Welcome to the second and final part of my Seagull on a Post project. I left off with just the seagull standing on the post.
For the tires, I tried the dark umber/ indigo blue trick again and it worked well! The Prismacolors blend beautifully. I liked that I was able to go back in and use black and white to suggest the tire treads.
I’m very happy with how the shadows on the bottom of the post turned out. Using just the colored pencils and the colorless blender pencil I was able to achieve a painting-like quality. I used a pencil to add in the details of the water (very faint in the photo).
Then I got to the water itself. I actually chose the water background because it scared me. I wanted to challenge myself. If I never do, how will I improve? I had practiced on scrap paper and come up with which colors to use but not really perfected the look when I finally decided that I just needed to dive in (pun intended). I wasn’t happy with how my first attempt at the water came out and even resorted to using paint thinner, which I don’t love, to try and blend the colors better—it’s a pretty big surface area to blend with pencil or even the colorless marker. The paint thinner lets you push the pigment around on the page, but you have to make sure there is enough pigment down first or not much happens. Besides the color being overly green, my main problem was that I made the water too dark for the foreground. I tried to burnish with cloud blue and then added some white, but it didn’t make a noticible difference; there was already too much pigment on the paper. First I pouted for a while, and then I realized that all I needed to do was adjust the color values for the water farther back (make it darker) to result in a realistic, if not ideal, background.
I kept working on the water, adding an additional, darker blue tone as I got further into the background. I found that the paint thinner was, if not enjoyable (it feels like painting, which I don’t like—yet), necessary. It seems a bit like cheating, but it’s very hard to imagine filling in the entire background and getting enough pigment down only using the pencils and a blender. Maybe someday…This could be a case where mixing media, such as adding watercolor, would be useful.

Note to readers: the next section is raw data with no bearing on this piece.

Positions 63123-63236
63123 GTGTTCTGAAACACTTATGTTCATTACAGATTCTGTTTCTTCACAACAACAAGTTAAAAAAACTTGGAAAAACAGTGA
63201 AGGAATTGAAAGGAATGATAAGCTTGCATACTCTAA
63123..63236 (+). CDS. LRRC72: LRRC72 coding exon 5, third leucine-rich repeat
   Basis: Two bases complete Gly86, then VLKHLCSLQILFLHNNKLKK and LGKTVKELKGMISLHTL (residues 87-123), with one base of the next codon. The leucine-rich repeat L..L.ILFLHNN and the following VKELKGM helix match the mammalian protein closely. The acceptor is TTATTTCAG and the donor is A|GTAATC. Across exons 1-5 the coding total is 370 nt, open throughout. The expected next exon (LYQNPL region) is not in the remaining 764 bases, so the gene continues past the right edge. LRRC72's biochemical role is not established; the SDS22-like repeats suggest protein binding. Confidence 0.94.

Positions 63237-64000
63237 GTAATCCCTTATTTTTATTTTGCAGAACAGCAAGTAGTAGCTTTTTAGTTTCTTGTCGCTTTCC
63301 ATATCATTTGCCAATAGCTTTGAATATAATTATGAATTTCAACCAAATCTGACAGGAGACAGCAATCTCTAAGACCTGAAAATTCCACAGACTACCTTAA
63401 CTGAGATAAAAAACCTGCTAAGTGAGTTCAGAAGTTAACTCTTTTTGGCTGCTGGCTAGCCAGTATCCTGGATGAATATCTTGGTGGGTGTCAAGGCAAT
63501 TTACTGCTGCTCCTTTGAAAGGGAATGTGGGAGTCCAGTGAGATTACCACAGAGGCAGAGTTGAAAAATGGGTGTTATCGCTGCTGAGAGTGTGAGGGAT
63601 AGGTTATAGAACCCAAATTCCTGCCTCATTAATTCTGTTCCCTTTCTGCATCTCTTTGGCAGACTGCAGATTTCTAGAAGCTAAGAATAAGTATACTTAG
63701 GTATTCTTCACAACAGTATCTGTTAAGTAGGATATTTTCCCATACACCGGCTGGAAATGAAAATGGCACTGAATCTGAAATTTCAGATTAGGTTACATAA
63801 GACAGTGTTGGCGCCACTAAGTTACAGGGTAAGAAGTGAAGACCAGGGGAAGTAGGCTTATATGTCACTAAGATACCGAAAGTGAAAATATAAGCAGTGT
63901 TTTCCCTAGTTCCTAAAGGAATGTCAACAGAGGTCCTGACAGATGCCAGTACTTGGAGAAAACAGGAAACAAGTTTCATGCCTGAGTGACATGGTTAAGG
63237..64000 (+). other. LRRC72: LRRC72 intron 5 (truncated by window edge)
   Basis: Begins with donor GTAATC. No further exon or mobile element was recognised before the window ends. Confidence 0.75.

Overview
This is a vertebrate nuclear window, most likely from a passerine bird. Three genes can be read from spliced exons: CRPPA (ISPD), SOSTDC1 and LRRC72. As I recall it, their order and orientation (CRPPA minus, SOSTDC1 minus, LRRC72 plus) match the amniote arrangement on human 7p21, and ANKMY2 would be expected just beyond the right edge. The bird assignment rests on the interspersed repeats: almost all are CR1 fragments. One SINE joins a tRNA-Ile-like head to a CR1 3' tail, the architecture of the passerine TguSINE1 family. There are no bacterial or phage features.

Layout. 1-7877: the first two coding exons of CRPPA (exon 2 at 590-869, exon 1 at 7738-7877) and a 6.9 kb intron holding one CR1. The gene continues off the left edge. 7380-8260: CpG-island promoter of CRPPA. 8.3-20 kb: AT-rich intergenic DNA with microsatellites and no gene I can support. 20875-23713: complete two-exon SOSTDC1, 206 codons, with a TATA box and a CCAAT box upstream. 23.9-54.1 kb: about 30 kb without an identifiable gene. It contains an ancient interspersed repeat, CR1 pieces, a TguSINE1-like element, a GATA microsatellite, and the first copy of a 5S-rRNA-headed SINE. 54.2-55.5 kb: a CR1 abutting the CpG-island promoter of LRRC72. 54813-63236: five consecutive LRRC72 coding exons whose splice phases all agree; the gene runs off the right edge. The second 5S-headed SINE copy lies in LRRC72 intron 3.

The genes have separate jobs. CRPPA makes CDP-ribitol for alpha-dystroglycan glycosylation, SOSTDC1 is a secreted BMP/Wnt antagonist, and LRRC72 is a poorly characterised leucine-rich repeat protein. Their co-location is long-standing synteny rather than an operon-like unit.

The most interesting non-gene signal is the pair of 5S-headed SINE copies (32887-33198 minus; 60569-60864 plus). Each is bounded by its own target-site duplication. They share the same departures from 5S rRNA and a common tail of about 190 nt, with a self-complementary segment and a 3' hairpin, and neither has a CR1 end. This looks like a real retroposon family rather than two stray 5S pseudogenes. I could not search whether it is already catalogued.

I finished the water, continuing with the placing pigment, spreading with paint thinner method and, after it dried, added some directional strokes to get the colors a bit closer to what I wanted. I also did some final burnishing. It was so tempting to call the drawing done before it was, and even when it actually was! I have trouble letting go of the idea of perfection. The finished piece:
Seagull on a Post, colored pencil on Mixed Media paper, 2017 (11×14)
All in all I would describe my water as “vibrant”—not what I was going for to start with, but a pleasing effect nonetheless. For my first piece with professional-level colored pencils, I think it turned out pretty good. I ended up using about 30 colors for this project. Now I just have to spray it with Workable Fixatif so the wax doesn’t bloom (make a cloudy film over the surface). Unfortunately it’s about -1 billion degrees outside…
I hope you are enjoying following along with my art!